Mary was buried next to her husband in the Lincoln Tomb Cemetery in Springfield. On her wedding ring, quite thin from wear, the words “Love is Eternal” were still visible.

 All in all, it doesn’t sound much like a HEA for the Lincolns, but I sure like that phrase, Love is Eternal. It broke my heart that Mary had to spend months in an asylum on the whim of twelve, make that 13, men. (I guess fourteen, counting her son.) But I was glad to find out Mary and Abe had support and some good times between them, although I cannot remotely imagine losing so many children. Mary Todd Lincoln 4

How about you? Any more info on Mary Todd Lincoln come to mind? Any other First Ladies whom you admire?

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35 thoughts on “Love is Eternal…Mary Todd Lincoln”

  1. The Lincolns were and are fascinating, aren’t they, Tanya? I love reading about first ladies, all of them so different. My favorite is probably Abigail Adams, a wise and brilliant woman far ahead of her time. Thanks for a great blog.

  2. Oh, and Jackie of course. When she was working as an editor in NY I was visiting a publisher and had the unforgettable experience of riding down several floors with her in the elevator. Definitely her. It was summer, she was wearing a peasant dress and sandals. I’ll confess I spent most of the time looking at her feet.

  3. Hi Pam, good morning, my new friend! It was ao amazing meeting you at the ranch in Bandera. I’ll definitely be posting pix of our wranglers and our horseback rides next time around! Thanks so much for joining me today! oxoxoxox

  4. hi Elizabeth, I learned so much about both Lincolns for blogging. I had only known a litle about Mary Todd, that she was difficult and crazy. Researching her sure cleared some things up.

    Abigail Adams was an incredible woman. John did nothing without consulting her. Her letters to him are brilliant. We studied some of them in American Lit! Thanks for posting. oxxoxoxo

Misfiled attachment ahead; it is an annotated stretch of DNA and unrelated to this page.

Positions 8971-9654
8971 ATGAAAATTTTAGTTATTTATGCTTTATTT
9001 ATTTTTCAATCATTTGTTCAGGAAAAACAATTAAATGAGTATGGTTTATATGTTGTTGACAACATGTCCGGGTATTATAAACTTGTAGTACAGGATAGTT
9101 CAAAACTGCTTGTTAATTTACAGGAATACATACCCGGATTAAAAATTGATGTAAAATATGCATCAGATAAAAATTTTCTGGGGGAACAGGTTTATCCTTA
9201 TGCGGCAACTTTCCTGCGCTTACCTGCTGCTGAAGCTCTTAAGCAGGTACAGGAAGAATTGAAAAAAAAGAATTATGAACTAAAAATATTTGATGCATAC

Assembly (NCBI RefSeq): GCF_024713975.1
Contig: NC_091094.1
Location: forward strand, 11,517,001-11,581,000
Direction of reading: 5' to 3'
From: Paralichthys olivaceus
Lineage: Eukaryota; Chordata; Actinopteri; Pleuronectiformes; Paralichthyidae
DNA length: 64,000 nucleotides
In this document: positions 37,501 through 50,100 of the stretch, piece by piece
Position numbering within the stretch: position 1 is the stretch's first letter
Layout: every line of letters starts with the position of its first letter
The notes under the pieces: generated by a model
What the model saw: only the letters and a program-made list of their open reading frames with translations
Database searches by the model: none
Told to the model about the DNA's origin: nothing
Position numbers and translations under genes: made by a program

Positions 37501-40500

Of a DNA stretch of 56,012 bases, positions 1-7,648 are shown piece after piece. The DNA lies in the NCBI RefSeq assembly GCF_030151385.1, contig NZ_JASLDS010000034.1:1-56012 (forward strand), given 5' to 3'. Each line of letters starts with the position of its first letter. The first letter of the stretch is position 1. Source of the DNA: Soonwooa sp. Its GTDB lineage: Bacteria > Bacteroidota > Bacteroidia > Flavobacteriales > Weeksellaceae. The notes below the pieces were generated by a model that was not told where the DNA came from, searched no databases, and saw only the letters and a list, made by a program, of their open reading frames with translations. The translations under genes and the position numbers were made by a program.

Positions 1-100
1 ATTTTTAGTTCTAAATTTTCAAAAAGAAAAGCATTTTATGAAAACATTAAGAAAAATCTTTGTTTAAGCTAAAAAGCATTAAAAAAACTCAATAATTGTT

5. Ah, Jackie. I miss her. What a legend, an icon. I was a little girl when JFK died, and I remember how dignified she was in her grief. I would have freaked if I’d been in an elevator with her! What a memory. Yowza.

  6. You taught me something I didn’t know about Mary Lincoln. Love is eternal is both romantic and tragic.

  7. Great information, Tanya. Mary Lincoln was very much her own woman and I always suspected she was misjudged. Imagine suffering all that grief in public view. It would make anyone crazy.

    BTW: Just got back from 10 glorious days in the Carribean. I now have the urge to write about pirates but I’m counting on you all to get me back into cowboy mode.

  8. Excellent post, Tanya. I admire every first lady. Any woman who can open herself to the constant scrutiny, worry, and pressure that comes with being first lady–just because they love a man–is amazing in my book.

  9. Hi Julie, the “Love is Eternal” really touched my heart also. I can’t even imagine the grief she went through, loving and losing three sons, her husband shot so horrifically in front of her. Thanks for stopping by today.

  10. Hi Margaret, no, no, we wanna learn about your trip and see some pix here in the Junction. Pirates are always WAY cool LOL. Glad you had fun. But…cowboy mode is, indeed, good too! oxoxoxoxox I sure fell for all the wranglers at the Silver Spur.

  11. Hi Tracy, I couldn’t agree more. Especially today with instant tweets and everything living on and on and on, on the internet. I always liked Jackie Kennedy’s extreme efforts to protect her kids from the press, but then, those days were so different in terms of media. SIgh. Thanks for stopping by today. oxoxoxxo

  12. Great post, Tanya. I think there is a big void in most of history for women.
    I’d love to see a series of books about Daniel Boone’s wife, Davy Crockett’s wife, Kit Carson’s wife. Did Wild Bill Hickock ever marry? Jim Bridger? A lot of these men had wives, who quietly made a home for their wander-lust plagued husbands and a lot of their stories are lost or never told just because they were woman.

  13. Hi Mary, what a fantastic idea. I can’t even imagine waiting at home for years and years while my guy was off doing his own thing. Hmmmm. Maybe a blog-series here in the Junction?